In focus at IGF: Human rights and the internet
Questions about human rights occur in multiple of the workshops, panels, open fora and plenary sessions at this year’s Internet Governance Forum in Joäo Pessoa, Brazil. It mainly refers to the right to have access to the internet, respectively how human rights can be protected through exploiting the positive opportunities of the internet and preventing the negative consequences.
The human rights topic obviously occurs in relation to the ambition to provide opportunities for the poor around the globe, in particular referring to “the next billion” to get online, and mainly in developing countries although it is still an issue for some groups in the developed parts of the world. It is mentioned that we cannot have half of the world not being connected to what has developed to be the central nervous system of global and local economy, culture, education, information etc.
We also hear from many participants that provide evidence for the specific difficult conditions for suppressed women and how online access could potentially support and strengthen their situation. We hear evidense about how e.i. hate speech encourage to violent opposition towards refugees around the globe, hence making the situations of refugees (often referred to here as migrants which may not be the same) much more difficult and that laborates ideological, cultural, emotional divides.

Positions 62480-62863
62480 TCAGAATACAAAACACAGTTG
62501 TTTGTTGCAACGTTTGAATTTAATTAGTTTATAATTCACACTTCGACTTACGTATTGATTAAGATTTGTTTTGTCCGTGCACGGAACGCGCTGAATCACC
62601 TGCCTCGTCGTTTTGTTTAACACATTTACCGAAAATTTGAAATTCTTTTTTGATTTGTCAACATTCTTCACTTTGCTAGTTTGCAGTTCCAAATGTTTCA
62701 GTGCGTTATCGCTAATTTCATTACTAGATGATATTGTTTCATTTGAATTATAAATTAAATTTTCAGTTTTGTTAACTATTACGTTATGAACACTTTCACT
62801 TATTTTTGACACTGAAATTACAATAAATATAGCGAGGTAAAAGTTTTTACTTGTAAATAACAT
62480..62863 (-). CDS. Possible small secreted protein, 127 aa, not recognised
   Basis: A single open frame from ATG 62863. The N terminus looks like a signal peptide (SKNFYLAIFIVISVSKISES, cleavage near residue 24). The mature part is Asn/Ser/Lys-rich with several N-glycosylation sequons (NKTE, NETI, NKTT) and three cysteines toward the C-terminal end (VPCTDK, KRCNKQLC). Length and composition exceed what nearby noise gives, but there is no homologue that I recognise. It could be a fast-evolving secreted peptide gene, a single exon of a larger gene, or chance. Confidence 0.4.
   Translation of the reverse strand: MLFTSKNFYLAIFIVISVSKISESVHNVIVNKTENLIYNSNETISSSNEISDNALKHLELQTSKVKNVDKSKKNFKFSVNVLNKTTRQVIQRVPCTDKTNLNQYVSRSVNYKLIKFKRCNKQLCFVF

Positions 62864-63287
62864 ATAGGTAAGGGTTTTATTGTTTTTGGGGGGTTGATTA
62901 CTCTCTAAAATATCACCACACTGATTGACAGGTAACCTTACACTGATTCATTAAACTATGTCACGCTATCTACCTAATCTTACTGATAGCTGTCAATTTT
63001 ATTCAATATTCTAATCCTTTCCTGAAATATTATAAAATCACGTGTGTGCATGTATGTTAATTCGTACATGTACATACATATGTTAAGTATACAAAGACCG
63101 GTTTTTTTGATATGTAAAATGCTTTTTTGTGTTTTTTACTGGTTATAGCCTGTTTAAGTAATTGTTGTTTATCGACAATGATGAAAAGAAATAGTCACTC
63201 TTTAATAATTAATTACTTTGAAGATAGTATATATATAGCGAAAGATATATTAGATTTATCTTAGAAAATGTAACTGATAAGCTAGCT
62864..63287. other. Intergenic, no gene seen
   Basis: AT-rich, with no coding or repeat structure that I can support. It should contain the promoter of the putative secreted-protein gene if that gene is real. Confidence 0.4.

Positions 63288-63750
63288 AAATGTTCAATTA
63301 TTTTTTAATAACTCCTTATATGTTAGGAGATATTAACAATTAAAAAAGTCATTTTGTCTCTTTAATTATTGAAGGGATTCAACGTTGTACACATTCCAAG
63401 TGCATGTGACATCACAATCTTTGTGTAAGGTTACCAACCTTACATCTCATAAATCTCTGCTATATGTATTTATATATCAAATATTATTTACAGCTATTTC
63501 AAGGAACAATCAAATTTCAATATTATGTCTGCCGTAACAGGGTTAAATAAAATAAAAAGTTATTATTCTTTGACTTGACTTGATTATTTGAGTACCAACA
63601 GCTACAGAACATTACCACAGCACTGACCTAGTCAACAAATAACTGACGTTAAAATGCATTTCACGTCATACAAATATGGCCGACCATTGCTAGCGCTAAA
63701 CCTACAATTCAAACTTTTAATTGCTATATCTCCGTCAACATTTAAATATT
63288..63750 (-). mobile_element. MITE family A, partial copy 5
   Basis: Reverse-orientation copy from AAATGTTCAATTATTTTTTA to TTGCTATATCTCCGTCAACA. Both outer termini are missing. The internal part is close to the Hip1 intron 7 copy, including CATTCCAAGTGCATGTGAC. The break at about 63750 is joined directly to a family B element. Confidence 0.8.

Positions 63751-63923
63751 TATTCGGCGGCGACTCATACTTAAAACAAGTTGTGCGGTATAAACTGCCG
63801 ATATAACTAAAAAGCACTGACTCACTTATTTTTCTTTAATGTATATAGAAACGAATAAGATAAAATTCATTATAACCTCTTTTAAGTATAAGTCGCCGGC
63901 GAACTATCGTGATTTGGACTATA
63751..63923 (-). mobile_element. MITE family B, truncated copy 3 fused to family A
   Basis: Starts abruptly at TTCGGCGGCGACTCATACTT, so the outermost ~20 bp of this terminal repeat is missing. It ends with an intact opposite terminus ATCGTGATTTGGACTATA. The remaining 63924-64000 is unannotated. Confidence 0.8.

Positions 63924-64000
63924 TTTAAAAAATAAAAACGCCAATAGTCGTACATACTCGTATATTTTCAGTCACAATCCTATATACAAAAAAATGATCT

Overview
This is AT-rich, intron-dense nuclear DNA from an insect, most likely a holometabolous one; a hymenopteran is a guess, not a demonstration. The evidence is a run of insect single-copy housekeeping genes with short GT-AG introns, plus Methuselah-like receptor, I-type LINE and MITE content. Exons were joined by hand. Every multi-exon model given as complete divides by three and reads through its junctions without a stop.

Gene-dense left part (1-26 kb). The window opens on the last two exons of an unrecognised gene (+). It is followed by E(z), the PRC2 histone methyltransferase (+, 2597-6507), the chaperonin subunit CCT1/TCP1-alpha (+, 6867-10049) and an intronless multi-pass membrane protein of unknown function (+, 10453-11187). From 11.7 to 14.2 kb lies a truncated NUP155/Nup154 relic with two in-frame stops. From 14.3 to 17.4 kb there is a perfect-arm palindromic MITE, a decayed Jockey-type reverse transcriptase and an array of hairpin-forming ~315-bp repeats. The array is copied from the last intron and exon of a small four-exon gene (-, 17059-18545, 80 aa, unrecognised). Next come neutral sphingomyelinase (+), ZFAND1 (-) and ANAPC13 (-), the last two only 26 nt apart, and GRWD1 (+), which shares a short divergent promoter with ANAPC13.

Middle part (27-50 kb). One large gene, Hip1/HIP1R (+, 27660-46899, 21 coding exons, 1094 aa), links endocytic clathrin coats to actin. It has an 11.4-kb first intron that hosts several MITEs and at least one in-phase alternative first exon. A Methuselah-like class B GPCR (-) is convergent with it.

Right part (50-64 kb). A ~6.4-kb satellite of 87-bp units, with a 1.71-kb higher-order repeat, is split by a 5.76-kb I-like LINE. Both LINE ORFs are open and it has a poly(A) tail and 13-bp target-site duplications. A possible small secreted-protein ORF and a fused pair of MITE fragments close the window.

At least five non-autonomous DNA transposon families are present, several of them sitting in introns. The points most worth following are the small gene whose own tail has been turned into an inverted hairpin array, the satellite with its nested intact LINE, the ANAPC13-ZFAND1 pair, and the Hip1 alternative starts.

Another emerging but strong issue, that appears in many debates is the question about radicalization of especially youth, It has been underlined that i.e. critical opposition is not to be defined as radical positions even if it is perceived and treated as such in some countries. It has also been strongly stated that the internet as such is not the cause of radicalization, but merely a trigger or a channel. The contextual, cultural, social conditions in each country and for each child define the risk and the potential radicalization of the child or young person. The internet can just as well be seen as a resource for countering violent radicailzation or to understand the contexts and alter them. All in all, literacy is a way to counter negative violent agency and support constructive uses.
Many other areas have come op and will continue to do so in the future. It seems that the focus on human rights in relation to internet access, use and governance has come to stay at IGF and will continue to develop in future fora.